There is a lot written about survivorship in cancer. It’s an idea that sums up how life is never the same again for people who have had cancer. We might have finished our treatment but we may have long–term side effects. We might have “no evidence of disease” now but we all fear recurrence in the future.
I’m not sure that there is anything unique or special about survivorship in womb cancer; every individual’s journey is different and special and at the same time we all share characteristics with each other.
One of the first manifestations for me has been immediate self-diagnosis of any small problem. I’ve been told that my cancer will return – it is a serous carcinoma and was locally advanced when diagnosed; the surgeon was not able to remove all the tumour. But I don’t know what that means. Months? Years? When? Where?
So I am on hyper alert to any small change. A fluid-filled lump that appeared between my big toe had to be toe cancer. Oh hang on a mo, it’s athlete’s foot. An ache under my right shoulder blade was obviously liver cancer. Or could it be a slight muscle strain brought on by days of coughing? It’s a scary place to live and I repeat to myself a mantra given to me by the oncology clinical fellow at the hospital: common things are more common.
There are, however, some specific considerations in womb cancer. I had a total abdominal hysterectomy pre menopause, which meant I went through a surgical menopause. It’s like being run over by a train as the hot flushes hit full on with no warning. In its favour, it is over quite quickly – in my case in months rather than the years reported by some of my friends going through menopause naturally.
But the impact of the surgery and months of chemotherapy and radiotherapy have taken their toll on what I shall coyly choose to term marital life. I’m choosing this because it is symptomatic of just how hard it is for women to seek help. Even with everything we have been through and had to discuss with our doctors, we still struggle with the language to have frank conversations about our sex lives.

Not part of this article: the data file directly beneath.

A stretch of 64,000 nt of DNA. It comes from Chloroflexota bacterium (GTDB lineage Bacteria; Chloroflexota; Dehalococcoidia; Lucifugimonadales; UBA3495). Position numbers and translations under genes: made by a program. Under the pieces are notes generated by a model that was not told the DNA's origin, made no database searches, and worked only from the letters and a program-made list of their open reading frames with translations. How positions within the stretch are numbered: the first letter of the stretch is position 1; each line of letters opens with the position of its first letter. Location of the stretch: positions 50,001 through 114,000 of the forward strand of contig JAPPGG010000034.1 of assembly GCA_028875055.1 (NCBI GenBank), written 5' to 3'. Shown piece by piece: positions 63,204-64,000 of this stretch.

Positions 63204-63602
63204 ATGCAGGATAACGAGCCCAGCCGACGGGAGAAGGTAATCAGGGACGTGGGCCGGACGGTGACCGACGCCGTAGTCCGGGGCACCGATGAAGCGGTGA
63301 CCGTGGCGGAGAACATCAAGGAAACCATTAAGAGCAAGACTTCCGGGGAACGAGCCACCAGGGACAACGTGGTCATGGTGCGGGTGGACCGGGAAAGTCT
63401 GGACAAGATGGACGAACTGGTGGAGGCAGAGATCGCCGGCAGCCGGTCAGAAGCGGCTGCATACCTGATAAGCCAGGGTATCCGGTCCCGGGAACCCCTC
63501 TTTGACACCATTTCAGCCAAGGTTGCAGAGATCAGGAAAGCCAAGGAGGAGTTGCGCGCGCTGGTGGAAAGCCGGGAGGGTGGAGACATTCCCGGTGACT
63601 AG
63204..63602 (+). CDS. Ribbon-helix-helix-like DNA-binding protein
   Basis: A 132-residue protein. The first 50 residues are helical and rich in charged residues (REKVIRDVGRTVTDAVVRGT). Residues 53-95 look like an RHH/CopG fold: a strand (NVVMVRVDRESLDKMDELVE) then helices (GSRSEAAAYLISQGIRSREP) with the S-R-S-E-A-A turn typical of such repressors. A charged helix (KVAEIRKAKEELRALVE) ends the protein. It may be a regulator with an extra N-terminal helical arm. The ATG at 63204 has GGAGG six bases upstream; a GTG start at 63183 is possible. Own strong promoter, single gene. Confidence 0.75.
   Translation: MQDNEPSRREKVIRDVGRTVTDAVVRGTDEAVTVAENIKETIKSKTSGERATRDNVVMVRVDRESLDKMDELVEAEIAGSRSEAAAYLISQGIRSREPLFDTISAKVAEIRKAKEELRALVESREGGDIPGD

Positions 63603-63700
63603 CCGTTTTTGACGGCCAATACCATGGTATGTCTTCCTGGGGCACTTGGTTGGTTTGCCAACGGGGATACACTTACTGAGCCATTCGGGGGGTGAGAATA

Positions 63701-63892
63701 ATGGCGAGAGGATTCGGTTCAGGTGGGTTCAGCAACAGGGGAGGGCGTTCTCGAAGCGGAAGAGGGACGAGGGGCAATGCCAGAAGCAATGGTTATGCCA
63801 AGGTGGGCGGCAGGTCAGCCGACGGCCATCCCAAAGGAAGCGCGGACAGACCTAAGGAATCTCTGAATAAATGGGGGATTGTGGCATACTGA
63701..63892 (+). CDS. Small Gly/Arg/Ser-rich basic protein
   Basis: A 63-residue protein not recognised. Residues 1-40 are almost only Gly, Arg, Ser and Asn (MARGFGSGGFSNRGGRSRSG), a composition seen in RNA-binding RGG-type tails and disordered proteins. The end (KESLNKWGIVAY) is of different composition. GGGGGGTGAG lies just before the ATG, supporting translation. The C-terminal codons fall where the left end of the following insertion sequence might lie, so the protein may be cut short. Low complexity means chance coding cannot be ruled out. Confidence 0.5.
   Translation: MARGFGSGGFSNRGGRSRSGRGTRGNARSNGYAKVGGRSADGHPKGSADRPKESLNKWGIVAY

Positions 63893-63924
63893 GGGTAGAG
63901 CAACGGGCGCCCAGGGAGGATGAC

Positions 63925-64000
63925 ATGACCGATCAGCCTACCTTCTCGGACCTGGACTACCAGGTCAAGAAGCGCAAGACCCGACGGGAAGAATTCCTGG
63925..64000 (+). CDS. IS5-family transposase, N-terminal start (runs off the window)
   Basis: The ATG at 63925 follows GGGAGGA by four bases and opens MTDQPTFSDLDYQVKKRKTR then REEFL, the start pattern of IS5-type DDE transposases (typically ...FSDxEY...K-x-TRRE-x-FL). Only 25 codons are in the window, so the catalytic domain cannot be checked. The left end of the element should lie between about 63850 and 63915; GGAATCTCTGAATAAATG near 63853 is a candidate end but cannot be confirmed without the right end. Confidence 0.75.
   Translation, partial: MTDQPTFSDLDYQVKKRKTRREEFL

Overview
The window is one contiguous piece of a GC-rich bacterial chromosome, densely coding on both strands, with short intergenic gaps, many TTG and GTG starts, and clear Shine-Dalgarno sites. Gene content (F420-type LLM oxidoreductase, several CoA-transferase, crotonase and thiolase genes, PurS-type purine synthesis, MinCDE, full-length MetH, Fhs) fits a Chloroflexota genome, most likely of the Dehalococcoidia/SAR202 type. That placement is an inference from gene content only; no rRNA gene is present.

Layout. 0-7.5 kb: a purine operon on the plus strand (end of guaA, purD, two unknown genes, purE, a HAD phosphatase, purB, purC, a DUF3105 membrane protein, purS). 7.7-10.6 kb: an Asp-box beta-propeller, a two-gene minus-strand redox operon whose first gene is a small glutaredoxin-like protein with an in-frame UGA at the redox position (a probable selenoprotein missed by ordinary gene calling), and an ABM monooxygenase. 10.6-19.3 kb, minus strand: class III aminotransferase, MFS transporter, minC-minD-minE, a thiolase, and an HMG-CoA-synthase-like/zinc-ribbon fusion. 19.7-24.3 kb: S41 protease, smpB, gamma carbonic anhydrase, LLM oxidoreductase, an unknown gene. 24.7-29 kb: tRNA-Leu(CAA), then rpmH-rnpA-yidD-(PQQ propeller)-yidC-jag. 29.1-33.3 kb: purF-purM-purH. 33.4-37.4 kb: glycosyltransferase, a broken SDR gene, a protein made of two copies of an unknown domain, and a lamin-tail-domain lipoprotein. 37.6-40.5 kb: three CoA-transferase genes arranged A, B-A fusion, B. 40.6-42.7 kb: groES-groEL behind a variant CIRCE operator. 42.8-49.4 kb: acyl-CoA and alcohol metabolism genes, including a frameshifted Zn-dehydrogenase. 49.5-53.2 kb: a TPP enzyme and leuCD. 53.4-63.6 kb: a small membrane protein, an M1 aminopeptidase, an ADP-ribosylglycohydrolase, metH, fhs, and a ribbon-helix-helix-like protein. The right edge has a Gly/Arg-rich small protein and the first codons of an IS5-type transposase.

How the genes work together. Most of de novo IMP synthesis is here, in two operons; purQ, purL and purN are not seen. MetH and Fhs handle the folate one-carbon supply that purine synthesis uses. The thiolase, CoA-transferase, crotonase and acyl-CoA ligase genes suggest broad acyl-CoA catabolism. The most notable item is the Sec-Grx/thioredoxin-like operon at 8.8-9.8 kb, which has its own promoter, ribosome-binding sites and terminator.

The menopausal changes are probably well known to you; what may be less well understood is the impact of the surgery where removal of the cervix affects the experience of orgasm and of brachytherapy (internal radiotherapy delivered via the vagina) that can shorten and dry out the vagina. Women who have had brachytherapy are issued with dilators to keep the vagina open. This is because the vaginal vault is a likely site for recurrence and needs to be inspected regularly.
The research literature tells us that regaining intimacy is one of the hardest parts of recovery for women and their partners. It doesn’t seem to be an area where the oncology team has the expertise or the capacity to support my husband and me. The patient literature tells me that this is a tricky area and that there are ways in which primary care can help. But I’m not ready yet to seek that help. It’s one difficult conversation too many for me right now so we struggle on, being kind to each other.
Like all cancer treatment survivors, womb cancer survivors struggle with our energy levels post treatment. I’m lucky in that I work for myself from a shed at the bottom of my garden but if I had a proper job and needed to commute, I would be looking to primary care for help in planning a return to work.
Those of us who have had lymph nodes removed (I had 31 taken out of my pelvis and para aortic region) are warned we might be affected by lymphodema.
I found this warning particularly worrying and had images in my mind of grossly swollen legs limiting my movement. I was lucky enough to get an appointment with a lymphodema nurse at my local hospice. She took the time to explain the risks, the realities, what I needed to look out for, how I could help myself, what to do and what not to do. I’m not to shave my legs, for example, as this increases the risk of a cut that could get infected and then I’d need two weeks of antibiotics. Is this generally understood in general practice? I don’t want to have to have that fight so I hope so.
What do I want from primary care? I think I would welcome a proactive reaching out to discuss how I am dealing with life after cancer. Just as important, though, would be to know that you understand how I have been affected by this experience. That I’ve lost confidence in my body and live in a place of fear, that my mild hypochondria is a manifestation of this. I’d like you to be kind.
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